Farnam outlines your options to protect your horse from parasites.
March 4, 2009
From AQHA Corporate Partner Farnam
For effective parasite control, you must have your horse on a regular deworming program. Several options are available. Pick the one that works best for you.
Single Product, Broad-Spectrum Control
Broad-spectrum compounds, like ivermectin and moxidectrim, kill a wide range of equine parasites, including bots, when used regularly, according to label directions. Dosage is based on the weight of the horse.
Because of their broad-spectrum control and no record of resistance, these products may be used exclusively in a deworming program.
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Many horse owners and veterinarians prefer to rotate between chemical classes to prevent resistance. Some small strongyles have shown resistance to benzimidazoles through the years.
If you rotate dewormers, be sure to alternate between chemical classes, not just brand names. Parasites develop resistance to whole classes of drugs. For example, ivermectin and pyrantel pamoate are often rotated because they come from different chemical classes. Ivermectin is a macrocyclic lactone; pyrantel pamoate is a pyrimidine.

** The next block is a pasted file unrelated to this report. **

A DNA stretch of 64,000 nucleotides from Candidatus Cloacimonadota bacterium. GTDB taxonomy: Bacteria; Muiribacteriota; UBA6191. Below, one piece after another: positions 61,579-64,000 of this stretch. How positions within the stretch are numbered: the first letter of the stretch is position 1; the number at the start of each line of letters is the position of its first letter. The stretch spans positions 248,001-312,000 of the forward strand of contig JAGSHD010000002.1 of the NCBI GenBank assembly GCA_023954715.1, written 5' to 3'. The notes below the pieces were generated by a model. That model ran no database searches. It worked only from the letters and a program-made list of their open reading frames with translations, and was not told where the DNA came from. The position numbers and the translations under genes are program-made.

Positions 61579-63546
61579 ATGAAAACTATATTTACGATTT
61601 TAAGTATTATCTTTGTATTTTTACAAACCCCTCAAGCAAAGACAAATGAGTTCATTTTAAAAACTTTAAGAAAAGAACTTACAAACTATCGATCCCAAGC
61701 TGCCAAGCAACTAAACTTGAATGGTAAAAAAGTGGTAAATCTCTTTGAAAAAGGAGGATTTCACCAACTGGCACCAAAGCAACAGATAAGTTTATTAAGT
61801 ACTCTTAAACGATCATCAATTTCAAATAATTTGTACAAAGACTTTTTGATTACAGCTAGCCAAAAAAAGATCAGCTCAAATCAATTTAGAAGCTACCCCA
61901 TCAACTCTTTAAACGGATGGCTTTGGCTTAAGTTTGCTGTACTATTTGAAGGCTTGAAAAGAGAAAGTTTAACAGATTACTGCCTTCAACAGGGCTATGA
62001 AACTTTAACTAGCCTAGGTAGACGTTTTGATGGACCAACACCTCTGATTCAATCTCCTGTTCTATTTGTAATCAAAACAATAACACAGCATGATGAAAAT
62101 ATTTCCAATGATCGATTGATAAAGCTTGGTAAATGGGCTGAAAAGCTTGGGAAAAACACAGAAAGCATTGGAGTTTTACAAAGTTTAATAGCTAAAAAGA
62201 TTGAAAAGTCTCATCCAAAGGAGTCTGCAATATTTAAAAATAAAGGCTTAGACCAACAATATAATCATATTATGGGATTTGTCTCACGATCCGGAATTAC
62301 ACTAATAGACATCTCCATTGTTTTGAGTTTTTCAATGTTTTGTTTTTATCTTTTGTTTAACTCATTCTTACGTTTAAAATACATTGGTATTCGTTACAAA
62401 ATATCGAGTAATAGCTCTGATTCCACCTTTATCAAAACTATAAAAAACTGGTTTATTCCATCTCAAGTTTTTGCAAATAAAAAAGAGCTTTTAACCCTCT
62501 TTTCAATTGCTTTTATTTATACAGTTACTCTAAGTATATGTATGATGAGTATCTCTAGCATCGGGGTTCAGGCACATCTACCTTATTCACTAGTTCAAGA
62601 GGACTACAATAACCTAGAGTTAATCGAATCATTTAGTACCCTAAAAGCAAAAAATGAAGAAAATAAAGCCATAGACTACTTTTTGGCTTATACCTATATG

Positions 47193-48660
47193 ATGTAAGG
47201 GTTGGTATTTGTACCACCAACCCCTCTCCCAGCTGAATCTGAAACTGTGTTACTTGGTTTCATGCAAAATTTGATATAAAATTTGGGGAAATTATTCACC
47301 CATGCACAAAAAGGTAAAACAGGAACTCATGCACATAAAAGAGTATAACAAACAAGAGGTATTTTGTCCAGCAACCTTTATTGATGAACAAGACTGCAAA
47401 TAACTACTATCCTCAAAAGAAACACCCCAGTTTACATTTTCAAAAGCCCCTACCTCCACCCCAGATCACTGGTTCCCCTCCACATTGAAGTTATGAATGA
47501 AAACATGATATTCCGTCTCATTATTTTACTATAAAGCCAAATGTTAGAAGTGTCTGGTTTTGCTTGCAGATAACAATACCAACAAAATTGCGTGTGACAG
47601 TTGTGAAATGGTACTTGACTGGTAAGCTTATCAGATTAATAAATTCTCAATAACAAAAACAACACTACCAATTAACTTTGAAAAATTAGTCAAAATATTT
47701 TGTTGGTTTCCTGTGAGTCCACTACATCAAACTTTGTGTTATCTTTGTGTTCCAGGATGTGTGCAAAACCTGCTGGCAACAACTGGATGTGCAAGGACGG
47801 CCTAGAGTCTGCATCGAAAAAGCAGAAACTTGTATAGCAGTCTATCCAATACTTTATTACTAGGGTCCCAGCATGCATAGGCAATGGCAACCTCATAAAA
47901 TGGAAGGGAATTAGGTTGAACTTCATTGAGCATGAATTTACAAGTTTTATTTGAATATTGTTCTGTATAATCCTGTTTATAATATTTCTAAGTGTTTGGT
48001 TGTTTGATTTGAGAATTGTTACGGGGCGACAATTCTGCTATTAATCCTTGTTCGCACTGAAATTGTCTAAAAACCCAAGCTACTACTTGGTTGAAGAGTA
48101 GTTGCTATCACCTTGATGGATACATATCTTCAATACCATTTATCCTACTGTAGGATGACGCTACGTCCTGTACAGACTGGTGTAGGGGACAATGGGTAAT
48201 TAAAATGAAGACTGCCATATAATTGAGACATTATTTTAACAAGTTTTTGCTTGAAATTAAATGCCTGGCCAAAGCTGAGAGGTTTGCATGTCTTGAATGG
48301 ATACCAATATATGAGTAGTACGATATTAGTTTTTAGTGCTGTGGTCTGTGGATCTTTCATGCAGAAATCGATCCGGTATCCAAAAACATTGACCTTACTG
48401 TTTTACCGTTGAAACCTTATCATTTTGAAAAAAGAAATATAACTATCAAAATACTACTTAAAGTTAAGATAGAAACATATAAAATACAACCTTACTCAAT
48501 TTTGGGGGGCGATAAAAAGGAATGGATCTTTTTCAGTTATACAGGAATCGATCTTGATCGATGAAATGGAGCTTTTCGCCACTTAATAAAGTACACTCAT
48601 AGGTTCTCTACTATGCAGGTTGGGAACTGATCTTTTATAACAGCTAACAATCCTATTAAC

Ivermectin is often included in rotation programs as a boticide. Many compounds, like pyrantel pamoate, do not have an FDA-approved claim for bot control.
Daily deworming has become more and more popular during the past decade. A dose of pyrantel tartrate is fed daily to continuously kill parasites as they enter the horse. Parasites are killed before they have a chance to reproduce, reducing pasture contamination.
If you use a daily dewormer, make sure your horse eats his full dose every day.
Since pyrantel tartrate has no effect on bots, you need to use a boticide, like ivermectin, twice a year.
You can get more information on effective parasite control from Farnam's deworming guide.
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